In addition to this, regularly run integrity checks are always a good idea. I can run an integrity check on any revision by redumping the revision and checking the MD5 against the one in S3. I re-verify the MD5 of every revision committed in any given week, at the end of the week. Yearly, I also do a full verification from 1 to N. If there are differences discovered, then it's time to check the mirror, and see which one is right. Because the corruption could have come from the main repo, or S3! In the event of a catastrophic failure that takes out both the main and the mirror server, I also have a recovery script that grabs every single revision from the bucket and does a svnadmin load to a new repo. Something like :

for /L %%V in (%1,1,%2) do (
	s3 get svnarchive/svnarchive.%%V.dump.bz /nogui
	bunzip2 svnarchive.%%V.dump.bz
	svnadmin load svndb < svnarchive.%%V.dump
	del svnarchive.%%V.dump
)


Limitations

Amazon has unlimited files number per amazon s3 bucket so theoretically this archival system could go forever, but S3 has a file size limit of 5GB. Anyone who commits 5GB at a time to SVN needs to be shot.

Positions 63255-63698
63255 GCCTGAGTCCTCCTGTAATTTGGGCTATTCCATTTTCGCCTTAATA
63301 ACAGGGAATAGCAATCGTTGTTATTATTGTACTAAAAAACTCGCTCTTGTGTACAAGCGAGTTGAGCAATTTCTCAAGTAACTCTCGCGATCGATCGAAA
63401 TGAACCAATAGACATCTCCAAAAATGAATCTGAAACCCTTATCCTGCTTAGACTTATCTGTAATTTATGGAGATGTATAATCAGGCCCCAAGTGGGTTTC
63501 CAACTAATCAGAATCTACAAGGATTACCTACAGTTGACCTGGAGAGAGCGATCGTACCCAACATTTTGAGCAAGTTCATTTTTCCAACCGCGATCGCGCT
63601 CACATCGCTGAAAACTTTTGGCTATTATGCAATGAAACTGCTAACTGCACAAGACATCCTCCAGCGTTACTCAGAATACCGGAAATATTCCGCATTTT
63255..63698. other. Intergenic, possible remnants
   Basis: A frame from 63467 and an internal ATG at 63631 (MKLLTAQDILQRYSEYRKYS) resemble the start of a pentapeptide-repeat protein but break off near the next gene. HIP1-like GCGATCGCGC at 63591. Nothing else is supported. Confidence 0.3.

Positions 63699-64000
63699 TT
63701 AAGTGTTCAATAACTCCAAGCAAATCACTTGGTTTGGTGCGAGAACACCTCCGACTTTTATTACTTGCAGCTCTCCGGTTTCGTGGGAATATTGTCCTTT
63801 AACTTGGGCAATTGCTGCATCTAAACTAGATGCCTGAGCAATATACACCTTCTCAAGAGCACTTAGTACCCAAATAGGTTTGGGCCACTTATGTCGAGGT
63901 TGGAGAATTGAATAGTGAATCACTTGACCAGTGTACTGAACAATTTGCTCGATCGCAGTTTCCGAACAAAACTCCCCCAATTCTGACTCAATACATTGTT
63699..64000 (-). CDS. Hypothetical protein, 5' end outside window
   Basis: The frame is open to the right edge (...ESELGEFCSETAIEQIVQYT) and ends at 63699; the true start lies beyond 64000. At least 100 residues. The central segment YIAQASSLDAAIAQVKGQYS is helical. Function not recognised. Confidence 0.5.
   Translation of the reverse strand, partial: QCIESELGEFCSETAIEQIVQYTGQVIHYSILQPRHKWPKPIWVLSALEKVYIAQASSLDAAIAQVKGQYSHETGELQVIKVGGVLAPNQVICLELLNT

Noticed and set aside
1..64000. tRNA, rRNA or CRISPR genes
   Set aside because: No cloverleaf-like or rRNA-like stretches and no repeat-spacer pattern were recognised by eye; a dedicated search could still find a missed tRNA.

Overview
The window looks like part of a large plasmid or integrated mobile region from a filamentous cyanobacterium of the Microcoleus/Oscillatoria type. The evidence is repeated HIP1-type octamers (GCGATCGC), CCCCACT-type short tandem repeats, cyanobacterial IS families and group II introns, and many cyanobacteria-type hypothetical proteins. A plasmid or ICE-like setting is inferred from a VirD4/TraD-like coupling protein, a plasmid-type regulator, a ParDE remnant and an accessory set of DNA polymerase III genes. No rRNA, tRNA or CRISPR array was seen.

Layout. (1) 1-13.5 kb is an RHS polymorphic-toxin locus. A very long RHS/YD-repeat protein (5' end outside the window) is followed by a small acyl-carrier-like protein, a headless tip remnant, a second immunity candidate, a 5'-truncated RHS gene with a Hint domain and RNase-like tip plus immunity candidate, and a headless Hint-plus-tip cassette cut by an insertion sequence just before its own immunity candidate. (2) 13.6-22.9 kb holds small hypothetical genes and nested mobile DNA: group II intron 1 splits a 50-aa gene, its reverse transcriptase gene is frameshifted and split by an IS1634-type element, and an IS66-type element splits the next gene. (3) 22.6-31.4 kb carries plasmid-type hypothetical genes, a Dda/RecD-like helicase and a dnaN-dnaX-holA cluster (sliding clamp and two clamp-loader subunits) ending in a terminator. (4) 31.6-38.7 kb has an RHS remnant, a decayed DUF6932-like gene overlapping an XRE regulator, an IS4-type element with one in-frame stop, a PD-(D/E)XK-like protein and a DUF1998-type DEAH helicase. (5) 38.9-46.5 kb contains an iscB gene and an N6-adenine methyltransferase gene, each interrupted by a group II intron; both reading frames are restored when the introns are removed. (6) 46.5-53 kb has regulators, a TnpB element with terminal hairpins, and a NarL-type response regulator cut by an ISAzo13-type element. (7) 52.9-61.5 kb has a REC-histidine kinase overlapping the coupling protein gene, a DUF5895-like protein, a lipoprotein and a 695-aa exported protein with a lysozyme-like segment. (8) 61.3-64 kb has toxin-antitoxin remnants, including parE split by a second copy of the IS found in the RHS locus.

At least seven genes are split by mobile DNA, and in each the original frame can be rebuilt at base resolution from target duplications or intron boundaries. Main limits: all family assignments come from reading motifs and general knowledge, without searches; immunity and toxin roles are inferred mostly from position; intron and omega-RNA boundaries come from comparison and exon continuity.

The cloud is not always safe, there have been a couple of reports of corruption and failures with the s3 service, but for the most part it has been a reliable service for me.

Restoring from S3 could take a while, depending on my downstream, but if BOTH mirror and main server went down. I think I have bigger problems, like the big one finally hit Southern California, or someone burned down the building.

This has worked fairly well for me for quite a while now, and I hope this gives someone else ideas on cost effective backups, redundancy and archival. I do know that people recommend having multiple repositories, but the way we have our projects set up, it's much easier to do them in one repo.